This Huffington Post article caught my eye:
Zoe Lintzers reflects on how she has observed the experiences of loved ones with cancer, and how cancer has helped her to better appreciate the simple pleasures of life: She writes perceptively about these experiences and her own realizations, presenting a convincing argument for what others can learn from disease and human suffering. Is illness something we should be thankful for? Despite the revelations that it may catalyze, does it demand our gratitude?
It was sometimes hard for me to look beyond some of her diction choices, though. She mentions the aunts she lost to cancer. Then she proceeds to tell of how “[t]here are the brave others in my family who have been diagnosed in the past six years and are in remission, having triumphed over a disease that makes our eyes widen and our hearts crumble upon hearing that initial diagnosis. But they’ve prevailed and, to me, are the strongest people I know.”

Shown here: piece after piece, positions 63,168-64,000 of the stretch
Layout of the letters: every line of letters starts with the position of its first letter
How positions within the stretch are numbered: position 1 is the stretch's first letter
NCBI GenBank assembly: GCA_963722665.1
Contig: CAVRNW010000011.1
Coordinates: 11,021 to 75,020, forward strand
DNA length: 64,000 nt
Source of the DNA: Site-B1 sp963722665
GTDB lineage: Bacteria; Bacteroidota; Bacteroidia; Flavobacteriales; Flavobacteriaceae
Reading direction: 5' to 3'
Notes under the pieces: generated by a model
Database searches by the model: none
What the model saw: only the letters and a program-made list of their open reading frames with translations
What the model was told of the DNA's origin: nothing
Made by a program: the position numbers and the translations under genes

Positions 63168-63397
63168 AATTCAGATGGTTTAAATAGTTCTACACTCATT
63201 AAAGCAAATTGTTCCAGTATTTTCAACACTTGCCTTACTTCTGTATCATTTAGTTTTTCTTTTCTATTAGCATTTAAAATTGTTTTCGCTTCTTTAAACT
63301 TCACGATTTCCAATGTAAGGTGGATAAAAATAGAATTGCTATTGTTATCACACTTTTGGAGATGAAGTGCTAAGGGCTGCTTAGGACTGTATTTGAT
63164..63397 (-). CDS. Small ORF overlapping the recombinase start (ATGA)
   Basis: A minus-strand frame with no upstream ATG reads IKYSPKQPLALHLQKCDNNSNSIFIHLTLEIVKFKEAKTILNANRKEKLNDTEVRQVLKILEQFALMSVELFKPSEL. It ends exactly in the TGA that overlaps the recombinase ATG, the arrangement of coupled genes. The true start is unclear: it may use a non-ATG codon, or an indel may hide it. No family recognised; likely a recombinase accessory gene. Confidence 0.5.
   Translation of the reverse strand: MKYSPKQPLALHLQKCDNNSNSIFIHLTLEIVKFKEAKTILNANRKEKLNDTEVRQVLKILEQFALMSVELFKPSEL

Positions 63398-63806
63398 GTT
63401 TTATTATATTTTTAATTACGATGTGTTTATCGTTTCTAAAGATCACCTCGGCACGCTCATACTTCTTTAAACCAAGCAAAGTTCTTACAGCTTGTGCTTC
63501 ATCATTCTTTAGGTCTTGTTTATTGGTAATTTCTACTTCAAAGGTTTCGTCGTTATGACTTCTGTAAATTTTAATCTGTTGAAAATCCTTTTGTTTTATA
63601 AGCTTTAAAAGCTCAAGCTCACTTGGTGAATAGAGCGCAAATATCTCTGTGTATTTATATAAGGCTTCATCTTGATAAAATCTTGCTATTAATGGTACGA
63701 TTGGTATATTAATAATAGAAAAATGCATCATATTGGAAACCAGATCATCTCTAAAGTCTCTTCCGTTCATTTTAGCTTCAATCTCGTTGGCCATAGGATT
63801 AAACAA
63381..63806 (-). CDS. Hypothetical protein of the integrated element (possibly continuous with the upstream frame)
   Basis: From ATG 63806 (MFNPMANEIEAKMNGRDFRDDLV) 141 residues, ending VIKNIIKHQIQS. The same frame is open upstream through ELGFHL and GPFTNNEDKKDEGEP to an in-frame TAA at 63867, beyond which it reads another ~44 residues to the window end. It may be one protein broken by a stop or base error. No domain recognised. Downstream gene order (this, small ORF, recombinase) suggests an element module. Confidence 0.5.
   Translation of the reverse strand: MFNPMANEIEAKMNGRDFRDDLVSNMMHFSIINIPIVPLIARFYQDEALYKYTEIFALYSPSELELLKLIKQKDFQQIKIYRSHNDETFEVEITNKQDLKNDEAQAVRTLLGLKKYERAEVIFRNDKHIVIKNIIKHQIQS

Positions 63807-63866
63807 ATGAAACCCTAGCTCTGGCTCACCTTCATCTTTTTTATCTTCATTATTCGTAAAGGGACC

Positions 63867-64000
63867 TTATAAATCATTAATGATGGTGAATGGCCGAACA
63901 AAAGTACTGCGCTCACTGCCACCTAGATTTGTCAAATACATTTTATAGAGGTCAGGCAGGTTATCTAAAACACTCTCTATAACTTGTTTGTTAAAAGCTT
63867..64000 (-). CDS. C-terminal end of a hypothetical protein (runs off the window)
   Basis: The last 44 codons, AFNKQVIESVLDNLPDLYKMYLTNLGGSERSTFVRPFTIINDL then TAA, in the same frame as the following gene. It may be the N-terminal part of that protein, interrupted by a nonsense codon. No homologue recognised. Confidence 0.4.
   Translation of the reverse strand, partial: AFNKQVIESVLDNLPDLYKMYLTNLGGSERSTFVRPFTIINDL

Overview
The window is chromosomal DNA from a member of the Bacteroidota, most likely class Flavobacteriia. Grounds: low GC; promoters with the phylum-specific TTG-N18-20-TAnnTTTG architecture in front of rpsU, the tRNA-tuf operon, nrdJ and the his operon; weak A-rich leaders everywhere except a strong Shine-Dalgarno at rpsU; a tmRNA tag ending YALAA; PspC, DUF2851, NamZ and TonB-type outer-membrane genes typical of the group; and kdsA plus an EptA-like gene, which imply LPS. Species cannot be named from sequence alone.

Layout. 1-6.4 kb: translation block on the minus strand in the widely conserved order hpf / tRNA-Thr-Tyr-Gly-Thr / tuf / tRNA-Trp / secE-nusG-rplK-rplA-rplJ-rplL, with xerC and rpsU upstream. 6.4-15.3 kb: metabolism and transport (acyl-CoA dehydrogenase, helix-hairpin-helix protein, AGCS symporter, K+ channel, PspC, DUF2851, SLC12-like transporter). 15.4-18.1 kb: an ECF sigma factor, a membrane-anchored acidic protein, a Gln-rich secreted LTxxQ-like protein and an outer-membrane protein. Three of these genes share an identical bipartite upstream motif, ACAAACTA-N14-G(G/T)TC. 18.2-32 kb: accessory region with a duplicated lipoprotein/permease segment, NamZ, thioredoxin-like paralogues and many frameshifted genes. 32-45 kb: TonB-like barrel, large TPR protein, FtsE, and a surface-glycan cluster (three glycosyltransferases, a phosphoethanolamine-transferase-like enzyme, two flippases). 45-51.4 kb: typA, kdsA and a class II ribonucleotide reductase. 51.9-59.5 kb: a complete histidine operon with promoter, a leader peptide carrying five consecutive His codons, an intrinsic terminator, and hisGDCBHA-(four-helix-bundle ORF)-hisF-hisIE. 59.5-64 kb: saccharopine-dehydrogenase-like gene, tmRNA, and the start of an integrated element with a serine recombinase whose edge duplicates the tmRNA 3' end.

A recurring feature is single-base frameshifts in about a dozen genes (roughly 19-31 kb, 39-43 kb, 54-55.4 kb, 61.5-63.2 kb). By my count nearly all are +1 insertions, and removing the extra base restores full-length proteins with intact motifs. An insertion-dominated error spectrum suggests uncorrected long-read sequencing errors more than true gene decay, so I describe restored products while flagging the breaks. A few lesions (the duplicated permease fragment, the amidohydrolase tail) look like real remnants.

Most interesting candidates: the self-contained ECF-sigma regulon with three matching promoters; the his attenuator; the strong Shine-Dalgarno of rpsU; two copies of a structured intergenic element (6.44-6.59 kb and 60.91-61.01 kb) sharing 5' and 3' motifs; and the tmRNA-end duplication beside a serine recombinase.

But what does this mean for those whose lives were lost to cancer? Were they not brave? Just because they were unable to successfully triumph over their disease, does that imply something about their strength?
I’m sure that these were not intentional questions that Lintzers meant to imply. But sometimes I feel that this can be the danger of using what Arthur Frank called “the triumph narrative.” It’s interesting to me how prevalent this language is when it comes to communicating illness experiences. Especially with cancer, a disease in which war is literally waged against one’s body. But there needs to be an increased awareness of the latent effects of the triumph narrative.
Lintzers does, however, successfully portray her personal experiences with cancer as both a painful experience but also an enlightening one: “Cancer made me see that this is what it — life — is all about.”